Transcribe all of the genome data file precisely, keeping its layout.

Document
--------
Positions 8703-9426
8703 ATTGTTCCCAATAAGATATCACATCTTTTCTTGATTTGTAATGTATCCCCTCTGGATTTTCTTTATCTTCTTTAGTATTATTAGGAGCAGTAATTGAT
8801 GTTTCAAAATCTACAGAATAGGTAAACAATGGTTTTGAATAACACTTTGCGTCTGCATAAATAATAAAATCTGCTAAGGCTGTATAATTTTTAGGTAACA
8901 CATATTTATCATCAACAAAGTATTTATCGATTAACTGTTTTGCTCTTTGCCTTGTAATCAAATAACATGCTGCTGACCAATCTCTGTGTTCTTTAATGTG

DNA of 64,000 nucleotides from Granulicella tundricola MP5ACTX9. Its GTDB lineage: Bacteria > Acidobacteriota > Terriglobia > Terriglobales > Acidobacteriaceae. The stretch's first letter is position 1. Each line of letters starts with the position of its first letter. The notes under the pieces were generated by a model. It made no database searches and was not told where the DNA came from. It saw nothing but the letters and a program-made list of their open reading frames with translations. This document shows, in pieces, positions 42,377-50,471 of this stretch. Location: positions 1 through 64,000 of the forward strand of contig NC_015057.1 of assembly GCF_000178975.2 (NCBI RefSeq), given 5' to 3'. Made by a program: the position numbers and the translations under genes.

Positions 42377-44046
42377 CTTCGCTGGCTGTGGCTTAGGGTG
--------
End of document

Positions 8703-9426
8703 ATTGTTCCCAATAAGATATCACATCTTTTCTTGATTTGTAATGTATCCCCTCTGGATTTTCTTTATCTTCTTTAGTATTATTAGGAGCAGTAATTGAT
8801 GTTTCAAAATCTACAGAATAGGTAAACAATGGTTTTGAATAACACTTTGCGTCTGCATAAATAATAAAATCTGCTAAGGCTGTATAATTTTTAGGTAACA
8901 CATATTTATCATCAACAAAGTATTTATCGATTAACTGTTTTGCTCTTTGCCTTGTAATCAAATAACATGCTGCTGACCAATCTCTGTGTTCTTTAATGTG

DNA of 64,000 nucleotides from Granulicella tundricola MP5ACTX9. Its GTDB lineage: Bacteria > Acidobacteriota > Terriglobia > Terriglobales > Acidobacteriaceae. The stretch's first letter is position 1. Each line of letters starts with the position of its first letter. The notes under the pieces were generated by a model. It made no database searches and was not told where the DNA came from. It saw nothing but the letters and a program-made list of their open reading frames with translations. This document shows, in pieces, positions 42,377-50,471 of this stretch. Location: positions 1 through 64,000 of the forward strand of contig NC_015057.1 of assembly GCF_000178975.2 (NCBI RefSeq), given 5' to 3'. Made by a program: the position numbers and the translations under genes.

Positions 42377-44046
42377 CTTCGCTGGCTGTGGCTTAGGGTG